How to Query Cisco ISE Using TACACS
Last Updated : 04/19/2022
Cisco ISO is a robust network access control policy and enforcement platform. It supports the TACACS+ protocol to allow fine controls and audits of network devices and configurations. You can configure your network devices to query the ISE server for authentication and authorization.
In this article, we’ll focus on how to query Cisco ISE using TACACS+. How can Cisco ISE use TACACS+ to control and audit network devices?
Cisco Identity Services Engine (ISE) supports TACACS+
Cisco Identity Services Engine (ISE) is an identity and access control policy platform. Administrators can make governance decisions by using policies that determine if a device is granted access to the network and the level of access it is given.
ISE combines AAA (Authentication Authorization and Accounting) and profiler into a single appliance. It provides a centralized management system for Device Administration in AAA framework through the Terminal Access Controller Access Control System (TACACS+).
Why TACACS+ with Cisco ISE?
ISE supports the TACACS+ protocol for enhanced control and audits of network devices configurations. The network device can be configured to query Cisco ISE for authentication and authorization and control a network admin's actions. In addition, the network device also reports to Cisco ISE with information on each session and command operations for accounting and auditing processes.
- Add network devices with TACACS+ ISE admins can add network devices using TACACS+ details from the ISE console, including IP address and shared secret.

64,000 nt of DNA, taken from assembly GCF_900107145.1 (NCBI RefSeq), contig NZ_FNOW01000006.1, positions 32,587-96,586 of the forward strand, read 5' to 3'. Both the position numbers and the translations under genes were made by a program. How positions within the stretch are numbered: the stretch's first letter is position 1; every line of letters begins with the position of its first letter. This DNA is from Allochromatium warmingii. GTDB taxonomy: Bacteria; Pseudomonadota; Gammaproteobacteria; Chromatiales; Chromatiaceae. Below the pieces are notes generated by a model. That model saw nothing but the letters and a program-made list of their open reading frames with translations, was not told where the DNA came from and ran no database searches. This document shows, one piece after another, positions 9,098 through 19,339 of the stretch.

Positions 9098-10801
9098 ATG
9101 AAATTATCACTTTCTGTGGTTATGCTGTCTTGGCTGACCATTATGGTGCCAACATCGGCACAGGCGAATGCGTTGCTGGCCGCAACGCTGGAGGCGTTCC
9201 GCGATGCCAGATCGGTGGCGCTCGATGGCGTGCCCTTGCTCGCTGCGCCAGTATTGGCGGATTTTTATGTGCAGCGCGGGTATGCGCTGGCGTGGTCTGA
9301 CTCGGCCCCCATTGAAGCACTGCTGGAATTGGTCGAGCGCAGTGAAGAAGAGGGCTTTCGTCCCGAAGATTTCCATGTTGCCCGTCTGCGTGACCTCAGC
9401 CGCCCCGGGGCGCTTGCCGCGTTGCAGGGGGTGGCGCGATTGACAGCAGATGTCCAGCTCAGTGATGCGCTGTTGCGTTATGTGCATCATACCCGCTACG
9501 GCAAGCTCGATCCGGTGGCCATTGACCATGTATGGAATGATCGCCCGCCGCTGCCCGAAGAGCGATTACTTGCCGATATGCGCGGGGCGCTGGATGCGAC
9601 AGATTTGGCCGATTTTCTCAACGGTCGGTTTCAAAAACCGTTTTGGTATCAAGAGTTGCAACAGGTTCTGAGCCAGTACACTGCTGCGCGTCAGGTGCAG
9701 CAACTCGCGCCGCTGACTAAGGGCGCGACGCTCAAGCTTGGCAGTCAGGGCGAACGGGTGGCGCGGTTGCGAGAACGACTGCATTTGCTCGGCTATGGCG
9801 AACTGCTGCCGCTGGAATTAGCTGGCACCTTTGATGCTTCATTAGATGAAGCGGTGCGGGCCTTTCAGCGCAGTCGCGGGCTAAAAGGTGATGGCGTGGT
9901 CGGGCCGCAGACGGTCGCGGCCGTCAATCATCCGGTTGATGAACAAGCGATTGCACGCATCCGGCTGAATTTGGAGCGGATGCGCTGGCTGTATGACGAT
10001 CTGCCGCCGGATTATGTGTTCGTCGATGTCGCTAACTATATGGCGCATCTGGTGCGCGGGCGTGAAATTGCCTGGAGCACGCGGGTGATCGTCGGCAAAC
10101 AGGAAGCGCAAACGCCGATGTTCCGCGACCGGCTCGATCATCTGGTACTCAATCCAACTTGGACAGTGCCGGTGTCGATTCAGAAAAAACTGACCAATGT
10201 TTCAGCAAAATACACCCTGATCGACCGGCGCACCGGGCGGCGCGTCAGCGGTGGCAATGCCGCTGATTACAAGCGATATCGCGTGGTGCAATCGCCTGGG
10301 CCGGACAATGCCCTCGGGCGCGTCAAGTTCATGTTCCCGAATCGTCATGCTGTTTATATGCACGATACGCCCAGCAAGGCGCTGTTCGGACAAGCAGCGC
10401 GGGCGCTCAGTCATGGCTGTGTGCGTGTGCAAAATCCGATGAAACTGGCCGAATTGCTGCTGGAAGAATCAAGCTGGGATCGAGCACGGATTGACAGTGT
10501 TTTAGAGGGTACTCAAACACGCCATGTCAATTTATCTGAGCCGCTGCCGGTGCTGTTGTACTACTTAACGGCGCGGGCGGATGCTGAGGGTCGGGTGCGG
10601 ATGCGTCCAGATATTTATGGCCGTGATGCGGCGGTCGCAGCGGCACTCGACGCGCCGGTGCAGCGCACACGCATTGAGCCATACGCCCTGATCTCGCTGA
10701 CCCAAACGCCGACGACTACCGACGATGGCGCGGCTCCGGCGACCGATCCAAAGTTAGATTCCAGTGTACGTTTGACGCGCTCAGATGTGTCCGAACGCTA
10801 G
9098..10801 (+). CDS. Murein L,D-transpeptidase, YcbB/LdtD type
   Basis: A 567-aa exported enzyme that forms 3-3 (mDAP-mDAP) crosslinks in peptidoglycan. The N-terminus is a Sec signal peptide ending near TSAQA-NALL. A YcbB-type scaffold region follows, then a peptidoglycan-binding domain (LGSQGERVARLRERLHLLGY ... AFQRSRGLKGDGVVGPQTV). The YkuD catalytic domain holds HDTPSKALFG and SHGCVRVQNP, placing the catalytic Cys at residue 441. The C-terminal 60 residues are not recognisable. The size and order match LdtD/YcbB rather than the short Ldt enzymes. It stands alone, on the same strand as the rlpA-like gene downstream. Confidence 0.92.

- Fine control and audits A benefit of using Cisco ISE with TACACS+ is its fine control. ISE helps create rules and apply them to the appropriate users. For instance, you can add device admins as internal users and configure their enable passwords. In addition, through live logs and reports, ISE admins can also audit which users have used which commands.
- Device administration access service An ISE admin developing a device administration access service can create policies that allow TACACS results, such as command sets and shell profiles, to be part of an authorization policy rule.
So, how does a network device query Cisco ISE?
As mentioned earlier, the TACACS+ protocol is used between the Cisco ISE server and the network device (AAA or TACACS+ client). Keep in mind that Cisco ISE can separate Authentication, Authorization, and Accounting requests.
- When a network device administrator (Terminal User) attempts to log into a device (AAA/TACACS+ client) via Telnet or SSH, the device instantly queries the Cisco ISE (AAA and TACACS+ server) via the TACACS protocol to validate the authentication.
- The Cisco ISE server, in turn, uses policy authentication sets to either respond with an “accept” or “reject” to the network device.
- If the user is granted access > the network device queries the Cisco ISE using TACACS+ for authorization The ISE Server checks for authorization policy rules for TACACS+ results, such as command sets and shell profiles.
- The user is then provided with a set of commands or shell profiles to perform certain actions on the networking device.
- Finally, the Cisco ISE Server provides accounting by logging the activity and providing reports so that an ISE administrator can produce detailed audits.
Requirements for configuring Cisco ISE TACACS
Before moving on to the configuration of TACACS, you’ll need to be aware of a few requirements.
a. Device Administration License To query Cisco ISE using TACACS, you’ll need to enable the TACACS+ service on Cisco ISE, which requires a “Device Administration License”. The Device Administration license is perpetual and explicitly covers TACACS+ functionality.
- Once you get the “Administration License”, you’ll be able to see it on the ISE platform.
- Go to Administration > Licensing.
- On the bottom “Licenses”, you’ll be able to see all registered licenses, including Device Admin.
b. Enabling Device Admin Service To allow TACACS+ operations, you'll need to enable the “device admin service”.
- From the Identity Services Engine platform, go to Administration > System > then “Deployment”.
- Select ISE on General Settings.
- Check the “Enable Device Admin Service” check box.
- Make sure you enable this option in each PSN.